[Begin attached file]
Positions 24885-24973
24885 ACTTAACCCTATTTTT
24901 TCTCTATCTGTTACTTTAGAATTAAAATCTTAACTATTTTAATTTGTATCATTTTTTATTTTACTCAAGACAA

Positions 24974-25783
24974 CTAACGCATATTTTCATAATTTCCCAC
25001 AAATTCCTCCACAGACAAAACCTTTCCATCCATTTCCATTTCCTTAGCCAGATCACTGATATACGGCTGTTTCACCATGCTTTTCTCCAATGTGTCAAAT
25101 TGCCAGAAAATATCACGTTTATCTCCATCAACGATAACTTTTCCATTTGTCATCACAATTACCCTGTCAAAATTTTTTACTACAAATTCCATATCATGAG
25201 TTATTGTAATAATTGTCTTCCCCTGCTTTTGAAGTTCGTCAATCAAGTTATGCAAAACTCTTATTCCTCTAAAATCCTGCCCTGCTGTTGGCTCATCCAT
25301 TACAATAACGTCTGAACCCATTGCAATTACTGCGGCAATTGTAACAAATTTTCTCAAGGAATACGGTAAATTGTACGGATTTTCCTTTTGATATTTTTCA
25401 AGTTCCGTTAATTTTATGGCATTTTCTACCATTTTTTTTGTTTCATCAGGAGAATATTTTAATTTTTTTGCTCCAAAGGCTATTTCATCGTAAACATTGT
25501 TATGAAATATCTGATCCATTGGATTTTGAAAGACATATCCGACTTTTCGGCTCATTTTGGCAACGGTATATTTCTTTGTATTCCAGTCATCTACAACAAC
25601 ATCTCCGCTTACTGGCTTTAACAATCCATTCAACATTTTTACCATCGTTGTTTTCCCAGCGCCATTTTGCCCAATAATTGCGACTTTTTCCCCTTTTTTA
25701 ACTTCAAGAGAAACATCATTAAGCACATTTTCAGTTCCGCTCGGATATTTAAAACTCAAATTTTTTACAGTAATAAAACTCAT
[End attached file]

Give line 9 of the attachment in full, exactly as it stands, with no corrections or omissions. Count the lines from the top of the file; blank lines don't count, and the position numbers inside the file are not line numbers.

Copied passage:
25301 TACAATAACGTCTGAACCCATTGCAATTACTGCGGCAATTGTAACAAATTTTCTCAAGGAATACGGTAAATTGTACGGATTTTCCTTTTGATATTTTTCA